to defend her strategy, the developers eventually won. The next release went out much faster, and everyone congratulated himself for overthrowing an oppressive regime. The QA manager returned to find out she had been supplanted and was repositioned in a toothless role as the owner of the process, but had no power to enforce it. She left soon afterwards.
Within months, serious defects began to appear in the field. In fact, one defect was so serious that it cost the company contractual penalties and attracted the senior management's attention. When they asked the obvious question--how could this happen?--no one could answer. The supporting documentation--requirements, test plans, test results--no longer existed since it took too long to produce and wasn't needed anyway.
It seems to me that the safest bet is to measure the number and priority of verified requirements. This has three key benefits:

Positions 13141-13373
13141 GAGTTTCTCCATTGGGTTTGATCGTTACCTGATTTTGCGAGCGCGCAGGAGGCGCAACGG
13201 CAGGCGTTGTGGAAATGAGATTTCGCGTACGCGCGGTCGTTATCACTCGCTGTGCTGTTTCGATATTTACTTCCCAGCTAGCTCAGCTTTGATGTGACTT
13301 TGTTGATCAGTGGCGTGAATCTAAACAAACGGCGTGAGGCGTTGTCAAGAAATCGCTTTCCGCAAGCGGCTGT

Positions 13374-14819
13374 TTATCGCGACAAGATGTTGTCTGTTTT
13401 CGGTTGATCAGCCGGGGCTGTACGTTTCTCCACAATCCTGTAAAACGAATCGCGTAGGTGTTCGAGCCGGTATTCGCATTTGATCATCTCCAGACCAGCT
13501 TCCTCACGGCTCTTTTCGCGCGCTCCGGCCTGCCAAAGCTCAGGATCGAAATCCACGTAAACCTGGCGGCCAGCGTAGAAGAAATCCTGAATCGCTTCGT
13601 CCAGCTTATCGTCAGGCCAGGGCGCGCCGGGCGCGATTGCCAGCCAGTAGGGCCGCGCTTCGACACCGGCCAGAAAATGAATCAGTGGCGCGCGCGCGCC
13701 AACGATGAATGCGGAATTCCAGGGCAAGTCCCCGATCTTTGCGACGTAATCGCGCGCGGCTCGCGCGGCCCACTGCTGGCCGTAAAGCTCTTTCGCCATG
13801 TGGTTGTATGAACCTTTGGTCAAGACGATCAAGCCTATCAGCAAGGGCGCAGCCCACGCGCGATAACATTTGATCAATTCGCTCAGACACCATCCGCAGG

- The focus shifts to requirements, which moves the effort earlier in the development cycle where it belongs.
- It reveals the inventory of functionality that the system contains. Most managers don't really grasp the enormity of what QA is up against in trying to provide comprehensive coverage.
- Requirements may be reduced if schedules need to be sacrificed. Related risks can be managed instead of just blindly cutting corners or letting serious defects go.
Do your teams' measurements for success highlight failure? How does your team strive for success? What works for you?